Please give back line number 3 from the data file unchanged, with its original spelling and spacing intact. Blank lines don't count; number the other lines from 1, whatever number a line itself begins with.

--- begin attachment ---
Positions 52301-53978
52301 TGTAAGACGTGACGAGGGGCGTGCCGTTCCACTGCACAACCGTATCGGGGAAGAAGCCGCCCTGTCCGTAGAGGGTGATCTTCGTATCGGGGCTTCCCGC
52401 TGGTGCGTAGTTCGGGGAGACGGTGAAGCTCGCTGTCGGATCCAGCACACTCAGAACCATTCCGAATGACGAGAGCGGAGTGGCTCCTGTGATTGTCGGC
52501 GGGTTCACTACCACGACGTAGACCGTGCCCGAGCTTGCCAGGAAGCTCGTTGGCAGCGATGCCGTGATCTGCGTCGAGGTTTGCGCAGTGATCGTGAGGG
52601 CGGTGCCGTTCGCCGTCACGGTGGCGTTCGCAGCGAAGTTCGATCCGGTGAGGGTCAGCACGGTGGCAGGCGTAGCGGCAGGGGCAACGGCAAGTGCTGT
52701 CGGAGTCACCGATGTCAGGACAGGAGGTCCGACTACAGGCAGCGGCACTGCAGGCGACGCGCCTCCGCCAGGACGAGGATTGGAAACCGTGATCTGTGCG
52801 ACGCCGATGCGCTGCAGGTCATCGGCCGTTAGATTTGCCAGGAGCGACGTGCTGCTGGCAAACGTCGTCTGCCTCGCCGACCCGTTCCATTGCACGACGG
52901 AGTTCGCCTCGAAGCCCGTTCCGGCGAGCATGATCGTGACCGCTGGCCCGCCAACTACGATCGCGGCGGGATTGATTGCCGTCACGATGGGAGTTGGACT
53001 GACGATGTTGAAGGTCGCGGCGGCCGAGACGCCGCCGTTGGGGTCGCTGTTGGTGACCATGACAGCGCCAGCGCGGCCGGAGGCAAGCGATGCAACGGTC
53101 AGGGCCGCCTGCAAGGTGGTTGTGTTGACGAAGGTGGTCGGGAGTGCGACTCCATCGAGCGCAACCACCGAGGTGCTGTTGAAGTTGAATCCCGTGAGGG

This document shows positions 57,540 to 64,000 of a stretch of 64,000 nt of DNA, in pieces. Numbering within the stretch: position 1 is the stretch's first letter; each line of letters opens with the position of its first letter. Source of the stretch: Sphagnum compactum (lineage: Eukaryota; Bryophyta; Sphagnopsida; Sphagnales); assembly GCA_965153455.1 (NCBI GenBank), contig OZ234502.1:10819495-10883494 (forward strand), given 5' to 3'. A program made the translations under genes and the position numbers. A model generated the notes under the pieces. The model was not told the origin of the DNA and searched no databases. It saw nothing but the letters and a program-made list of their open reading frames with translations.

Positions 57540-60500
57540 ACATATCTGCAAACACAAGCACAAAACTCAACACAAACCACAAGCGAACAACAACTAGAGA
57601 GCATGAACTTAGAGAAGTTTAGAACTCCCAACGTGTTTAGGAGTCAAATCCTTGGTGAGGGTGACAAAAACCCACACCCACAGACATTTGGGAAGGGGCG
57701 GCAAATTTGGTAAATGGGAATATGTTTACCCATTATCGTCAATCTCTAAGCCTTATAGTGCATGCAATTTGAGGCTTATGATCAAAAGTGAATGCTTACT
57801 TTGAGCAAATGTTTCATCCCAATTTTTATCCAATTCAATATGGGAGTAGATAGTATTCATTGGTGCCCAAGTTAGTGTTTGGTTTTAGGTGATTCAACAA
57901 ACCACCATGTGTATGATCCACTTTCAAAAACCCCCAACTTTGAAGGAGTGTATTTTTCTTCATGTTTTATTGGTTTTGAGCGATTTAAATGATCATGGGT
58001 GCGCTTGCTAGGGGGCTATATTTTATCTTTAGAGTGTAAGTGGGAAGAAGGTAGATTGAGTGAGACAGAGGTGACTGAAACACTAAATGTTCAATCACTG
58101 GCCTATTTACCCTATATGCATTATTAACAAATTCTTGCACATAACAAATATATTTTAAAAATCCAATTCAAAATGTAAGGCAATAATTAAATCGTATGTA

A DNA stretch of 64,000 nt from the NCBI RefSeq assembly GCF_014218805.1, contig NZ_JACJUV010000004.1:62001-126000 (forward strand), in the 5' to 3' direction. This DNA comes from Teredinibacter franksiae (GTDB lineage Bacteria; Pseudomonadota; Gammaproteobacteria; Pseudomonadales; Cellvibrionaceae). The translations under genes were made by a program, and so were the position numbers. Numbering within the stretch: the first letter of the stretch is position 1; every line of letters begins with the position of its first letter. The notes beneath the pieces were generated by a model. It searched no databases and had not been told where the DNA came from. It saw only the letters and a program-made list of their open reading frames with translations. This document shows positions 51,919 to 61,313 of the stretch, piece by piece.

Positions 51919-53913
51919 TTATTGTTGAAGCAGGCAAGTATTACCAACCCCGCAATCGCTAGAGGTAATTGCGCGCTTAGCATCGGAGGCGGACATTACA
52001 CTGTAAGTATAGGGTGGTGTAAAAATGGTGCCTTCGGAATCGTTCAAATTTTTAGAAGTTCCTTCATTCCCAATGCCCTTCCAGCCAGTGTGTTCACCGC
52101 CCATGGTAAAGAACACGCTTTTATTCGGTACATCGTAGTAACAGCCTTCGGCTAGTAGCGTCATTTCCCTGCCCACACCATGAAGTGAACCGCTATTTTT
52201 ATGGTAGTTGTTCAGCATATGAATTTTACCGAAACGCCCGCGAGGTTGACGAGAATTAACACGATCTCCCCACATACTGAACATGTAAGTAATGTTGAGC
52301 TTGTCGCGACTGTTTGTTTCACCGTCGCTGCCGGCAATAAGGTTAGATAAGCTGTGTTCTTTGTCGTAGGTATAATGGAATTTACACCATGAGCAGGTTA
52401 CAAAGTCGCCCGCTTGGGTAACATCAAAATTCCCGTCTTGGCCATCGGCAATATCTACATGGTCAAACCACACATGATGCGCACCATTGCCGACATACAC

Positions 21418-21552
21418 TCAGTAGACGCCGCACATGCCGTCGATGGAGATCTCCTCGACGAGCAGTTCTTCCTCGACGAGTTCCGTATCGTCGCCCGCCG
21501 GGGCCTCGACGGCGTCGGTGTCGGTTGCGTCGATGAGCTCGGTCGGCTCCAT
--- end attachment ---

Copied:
52401 TGGTGCGTAGTTCGGGGAGACGGTGAAGCTCGCTGTCGGATCCAGCACACTCAGAACCATTCCGAATGACGAGAGCGGAGTGGCTCCTGTGATTGTCGGC